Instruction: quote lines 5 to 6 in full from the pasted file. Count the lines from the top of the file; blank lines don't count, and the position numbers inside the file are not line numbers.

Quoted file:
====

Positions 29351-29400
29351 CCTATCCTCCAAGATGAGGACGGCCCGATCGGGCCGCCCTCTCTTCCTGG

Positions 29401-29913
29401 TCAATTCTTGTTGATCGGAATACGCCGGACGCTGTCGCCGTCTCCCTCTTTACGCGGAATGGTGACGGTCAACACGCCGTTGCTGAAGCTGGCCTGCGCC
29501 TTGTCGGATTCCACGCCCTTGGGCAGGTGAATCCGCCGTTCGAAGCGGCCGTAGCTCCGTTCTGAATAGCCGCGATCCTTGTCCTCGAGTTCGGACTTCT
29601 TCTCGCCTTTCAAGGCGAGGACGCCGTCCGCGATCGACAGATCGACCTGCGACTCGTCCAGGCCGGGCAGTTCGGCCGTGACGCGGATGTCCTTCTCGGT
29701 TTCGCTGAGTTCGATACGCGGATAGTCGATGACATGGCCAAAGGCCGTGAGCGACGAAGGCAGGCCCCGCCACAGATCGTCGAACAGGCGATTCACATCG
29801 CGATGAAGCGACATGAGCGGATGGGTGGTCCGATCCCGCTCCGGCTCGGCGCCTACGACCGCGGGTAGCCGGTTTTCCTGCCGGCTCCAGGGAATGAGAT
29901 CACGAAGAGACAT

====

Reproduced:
29501 TTGTCGGATTCCACGCCCTTGGGCAGGTGAATCCGCCGTTCGAAGCGGCCGTAGCTCCGTTCTGAATAGCCGCGATCCTTGTCCTCGAGTTCGGACTTCT
29601 TCTCGCCTTTCAAGGCGAGGACGCCGTCCGCGATCGACAGATCGACCTGCGACTCGTCCAGGCCGGGCAGTTCGGCCGTGACGCGGATGTCCTTCTCGGT